Guiding the focus of the laser beam through the liquid, a solid structure is created, in which living cells are incorporated. The surplus molecules which are not polymerized are simply washed away afterwards. This way, a hydrogel structure can be built, similar to the extracellular matrix which surrounds our own cells in living tissue. Ideas from nature are imitated in the lab and used for technological applications. This approach, called ‘bio-mimetics’ plays an increasingly important role, especially in materials science. Aleksandr Ovsianikov is confident that in many cases, this technology will render animal testing unnecessary and yield much quicker and more significant results.

Turning Stem Cells into Tissue

Stem cell research is a particularly interesting field of application for the new technology. “It is known that stem cells can turn into different kinds of tissue, depending on their environment”, says Aleksandr Ovsianikov. “On top of a hard surface, they tend to develop into bone cells, on a soft substrate they may turn into neurons.” In the laser-generated 3D structure the rigidity of the substrate can be tuned so that different types of tissue can be created.

Facts, background information, dossiers
  • stem cells
  • stem cell research
  • cell cultures
  • TU Wien
More about TU Wien
  • News

    Microprocessors based on a layer of just three atoms

    Two-dimensional materials, or 2D materials for short, are extremely versatile, although - or often more precisely because - they are made up of just one or a few layers of atoms. Graphene is the best-known 2D material. Molybdenum disulphide (a layer consisting of molybdenum and sulphur atom ... more

    Diamonds coupled using quantum physics

    Diamonds with minute flaws could play a crucial role in the future of quantum technology. For some time now, researchers at TU Wien have been studying the quantum properties of such diamonds, but only now have they succeeded in coupling the specific defects in two such diamonds with one ano ... more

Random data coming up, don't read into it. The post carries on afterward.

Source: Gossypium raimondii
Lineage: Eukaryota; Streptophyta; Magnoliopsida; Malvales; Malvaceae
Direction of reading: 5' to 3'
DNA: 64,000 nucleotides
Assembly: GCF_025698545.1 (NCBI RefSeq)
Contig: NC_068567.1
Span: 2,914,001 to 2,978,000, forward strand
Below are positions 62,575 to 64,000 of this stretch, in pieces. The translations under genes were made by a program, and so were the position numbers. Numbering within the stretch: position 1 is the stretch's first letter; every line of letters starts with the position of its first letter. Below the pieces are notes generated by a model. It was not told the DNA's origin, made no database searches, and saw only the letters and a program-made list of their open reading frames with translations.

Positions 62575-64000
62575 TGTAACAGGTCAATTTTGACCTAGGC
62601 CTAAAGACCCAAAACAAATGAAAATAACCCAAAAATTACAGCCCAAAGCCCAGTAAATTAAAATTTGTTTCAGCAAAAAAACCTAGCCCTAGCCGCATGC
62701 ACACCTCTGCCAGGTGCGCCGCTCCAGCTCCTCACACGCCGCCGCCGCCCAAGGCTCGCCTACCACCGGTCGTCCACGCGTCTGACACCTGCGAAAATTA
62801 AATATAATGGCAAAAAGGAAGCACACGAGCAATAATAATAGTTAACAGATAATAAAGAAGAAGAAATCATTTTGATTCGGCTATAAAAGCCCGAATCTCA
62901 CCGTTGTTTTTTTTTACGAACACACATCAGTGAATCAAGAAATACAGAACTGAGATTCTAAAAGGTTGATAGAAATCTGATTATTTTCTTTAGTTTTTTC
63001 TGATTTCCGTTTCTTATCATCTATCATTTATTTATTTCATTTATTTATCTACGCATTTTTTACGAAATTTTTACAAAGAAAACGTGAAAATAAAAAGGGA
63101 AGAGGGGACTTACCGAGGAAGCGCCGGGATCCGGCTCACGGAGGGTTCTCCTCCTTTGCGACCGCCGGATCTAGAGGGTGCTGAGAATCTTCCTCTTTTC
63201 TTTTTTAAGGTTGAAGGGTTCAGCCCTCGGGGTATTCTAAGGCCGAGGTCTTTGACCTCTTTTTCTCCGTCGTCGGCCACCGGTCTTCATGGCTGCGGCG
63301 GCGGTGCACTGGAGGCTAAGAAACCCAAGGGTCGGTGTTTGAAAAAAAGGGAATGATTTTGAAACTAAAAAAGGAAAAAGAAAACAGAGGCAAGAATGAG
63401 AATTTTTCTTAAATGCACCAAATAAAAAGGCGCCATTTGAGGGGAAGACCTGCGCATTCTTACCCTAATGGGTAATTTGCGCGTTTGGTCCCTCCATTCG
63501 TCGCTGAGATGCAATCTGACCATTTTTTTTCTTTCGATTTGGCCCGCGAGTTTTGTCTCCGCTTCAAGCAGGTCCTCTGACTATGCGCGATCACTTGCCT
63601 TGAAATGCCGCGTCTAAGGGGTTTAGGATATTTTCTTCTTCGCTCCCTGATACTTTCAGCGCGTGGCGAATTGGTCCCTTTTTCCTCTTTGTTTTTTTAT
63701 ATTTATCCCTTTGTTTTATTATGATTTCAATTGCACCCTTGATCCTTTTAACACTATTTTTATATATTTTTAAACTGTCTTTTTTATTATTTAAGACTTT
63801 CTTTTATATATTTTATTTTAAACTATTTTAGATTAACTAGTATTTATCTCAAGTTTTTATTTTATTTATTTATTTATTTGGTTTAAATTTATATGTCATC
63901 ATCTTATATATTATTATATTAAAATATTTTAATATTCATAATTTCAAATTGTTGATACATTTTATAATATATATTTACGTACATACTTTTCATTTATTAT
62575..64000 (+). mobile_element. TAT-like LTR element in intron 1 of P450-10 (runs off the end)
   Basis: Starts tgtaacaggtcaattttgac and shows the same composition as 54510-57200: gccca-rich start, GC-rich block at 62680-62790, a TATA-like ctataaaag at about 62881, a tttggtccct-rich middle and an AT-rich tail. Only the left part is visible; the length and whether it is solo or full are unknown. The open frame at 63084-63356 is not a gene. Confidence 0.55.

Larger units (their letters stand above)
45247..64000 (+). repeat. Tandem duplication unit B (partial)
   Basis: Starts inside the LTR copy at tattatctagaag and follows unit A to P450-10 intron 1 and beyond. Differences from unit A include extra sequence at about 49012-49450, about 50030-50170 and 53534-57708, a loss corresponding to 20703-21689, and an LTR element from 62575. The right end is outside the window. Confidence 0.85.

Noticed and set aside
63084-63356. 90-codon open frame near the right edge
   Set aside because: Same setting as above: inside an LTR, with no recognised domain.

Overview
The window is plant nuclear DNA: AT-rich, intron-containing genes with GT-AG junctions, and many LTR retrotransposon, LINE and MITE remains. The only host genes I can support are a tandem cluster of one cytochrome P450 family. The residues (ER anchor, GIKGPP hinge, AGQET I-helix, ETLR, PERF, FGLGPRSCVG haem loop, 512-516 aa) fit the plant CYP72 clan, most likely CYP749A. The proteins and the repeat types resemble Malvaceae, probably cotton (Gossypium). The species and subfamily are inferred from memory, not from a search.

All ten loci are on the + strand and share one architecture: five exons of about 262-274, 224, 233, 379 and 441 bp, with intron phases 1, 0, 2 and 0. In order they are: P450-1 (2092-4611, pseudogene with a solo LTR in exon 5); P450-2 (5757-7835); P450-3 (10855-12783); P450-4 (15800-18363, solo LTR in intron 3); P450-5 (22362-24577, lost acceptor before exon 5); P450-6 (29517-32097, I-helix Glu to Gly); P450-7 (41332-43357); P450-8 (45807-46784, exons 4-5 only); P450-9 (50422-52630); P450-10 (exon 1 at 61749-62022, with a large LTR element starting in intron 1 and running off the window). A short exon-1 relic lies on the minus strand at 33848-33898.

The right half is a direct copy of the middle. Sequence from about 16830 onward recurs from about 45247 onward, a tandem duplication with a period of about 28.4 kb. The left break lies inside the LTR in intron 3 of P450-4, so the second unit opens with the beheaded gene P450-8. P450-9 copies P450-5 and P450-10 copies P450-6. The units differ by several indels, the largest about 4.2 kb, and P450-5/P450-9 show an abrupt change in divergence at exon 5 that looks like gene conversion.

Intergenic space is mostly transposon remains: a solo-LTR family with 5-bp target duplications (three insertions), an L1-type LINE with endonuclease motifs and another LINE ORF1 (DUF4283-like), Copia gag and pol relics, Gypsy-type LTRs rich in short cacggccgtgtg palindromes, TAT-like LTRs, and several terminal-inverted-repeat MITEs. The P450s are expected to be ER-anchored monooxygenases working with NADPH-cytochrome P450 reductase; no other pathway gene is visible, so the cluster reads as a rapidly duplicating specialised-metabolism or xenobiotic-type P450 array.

Switching oxygen on and off

    Oxygen atoms are highly reactive, yet the world does not spontaneously burn, even though everything is surrounded by this aggressive element. Why? The reason is that normal O2 molecules, are not particularly reactive. At the Vienna University of Technology, it has now been possible to selec ... more

  • Videos

    Epoxy Resin

    A flash of ultraviolet light sets off a chain reaction which hardens the whole object. more


    The coating machine Noreia was built at TU Wien. This time-lapse video shows the construction process. more

    Shaping Drops: Control over Stiction and Wetting

    Some surfaces are wetted by water, others are water-repellent. TU Wien (Vienna), KU Leuven and the University of Zürich have discovered a robust surface whose adhesive and wetting properties can be switched using electricity. This remarkable result is featured on the cover of Nature magazin ... more

  • Events
    05-09 – 08-09
    Vienna, AT

    Danube Vltava Sava Polymer Meeting

    The field of polymer science continues year after year to steadily advance fueled both by academic enthusiasm and by industrial pragmatism. The numerous environmental and economic benefits of polymers make these materials popular for manufacturers, fabricators and consumers within a wide ra ... more

Your browser is not current. Microsoft Internet Explorer 6.0 does not support some functions on Chemie.DE